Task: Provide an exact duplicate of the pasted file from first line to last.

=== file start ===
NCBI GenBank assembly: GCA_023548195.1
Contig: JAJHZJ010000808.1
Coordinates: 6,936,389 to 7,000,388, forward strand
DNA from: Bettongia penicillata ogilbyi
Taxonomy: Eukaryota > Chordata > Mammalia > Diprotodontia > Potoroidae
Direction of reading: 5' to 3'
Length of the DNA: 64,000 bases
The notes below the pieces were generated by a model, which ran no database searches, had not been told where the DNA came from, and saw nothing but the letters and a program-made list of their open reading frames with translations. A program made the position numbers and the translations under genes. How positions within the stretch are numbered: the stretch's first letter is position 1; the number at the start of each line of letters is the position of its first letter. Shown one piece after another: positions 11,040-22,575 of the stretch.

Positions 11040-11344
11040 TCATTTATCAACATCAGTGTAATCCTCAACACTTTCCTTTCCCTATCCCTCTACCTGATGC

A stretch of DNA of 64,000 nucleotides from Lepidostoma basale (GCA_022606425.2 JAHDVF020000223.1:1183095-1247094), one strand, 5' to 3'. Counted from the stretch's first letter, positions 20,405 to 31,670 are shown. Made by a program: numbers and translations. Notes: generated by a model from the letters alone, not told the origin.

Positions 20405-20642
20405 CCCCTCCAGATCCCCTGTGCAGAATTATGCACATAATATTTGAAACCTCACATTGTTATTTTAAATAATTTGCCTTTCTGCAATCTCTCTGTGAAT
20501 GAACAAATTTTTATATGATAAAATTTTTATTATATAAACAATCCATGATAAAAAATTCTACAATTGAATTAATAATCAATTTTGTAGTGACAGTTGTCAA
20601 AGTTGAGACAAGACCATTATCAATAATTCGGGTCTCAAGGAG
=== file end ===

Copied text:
NCBI GenBank assembly: GCA_023548195.1
Contig: JAJHZJ010000808.1
Coordinates: 6,936,389 to 7,000,388, forward strand
DNA from: Bettongia penicillata ogilbyi
Taxonomy: Eukaryota > Chordata > Mammalia > Diprotodontia > Potoroidae
Direction of reading: 5' to 3'
Length of the DNA: 64,000 bases
The notes below the pieces were generated by a model, which ran no database searches, had not been told where the DNA came from, and saw nothing but the letters and a program-made list of their open reading frames with translations. A program made the position numbers and the translations under genes. How positions within the stretch are numbered: the stretch's first letter is position 1; the number at the start of each line of letters is the position of its first letter. Shown one piece after another: positions 11,040-22,575 of the stretch.

Positions 11040-11344
11040 TCATTTATCAACATCAGTGTAATCCTCAACACTTTCCTTTCCCTATCCCTCTACCTGATGC

A stretch of DNA of 64,000 nucleotides from Lepidostoma basale (GCA_022606425.2 JAHDVF020000223.1:1183095-1247094), one strand, 5' to 3'. Counted from the stretch's first letter, positions 20,405 to 31,670 are shown. Made by a program: numbers and translations. Notes: generated by a model from the letters alone, not told the origin.

Positions 20405-20642
20405 CCCCTCCAGATCCCCTGTGCAGAATTATGCACATAATATTTGAAACCTCACATTGTTATTTTAAATAATTTGCCTTTCTGCAATCTCTCTGTGAAT
20501 GAACAAATTTTTATATGATAAAATTTTTATTATATAAACAATCCATGATAAAAAATTCTACAATTGAATTAATAATCAATTTTGTAGTGACAGTTGTCAA
20601 AGTTGAGACAAGACCATTATCAATAATTCGGGTCTCAAGGAG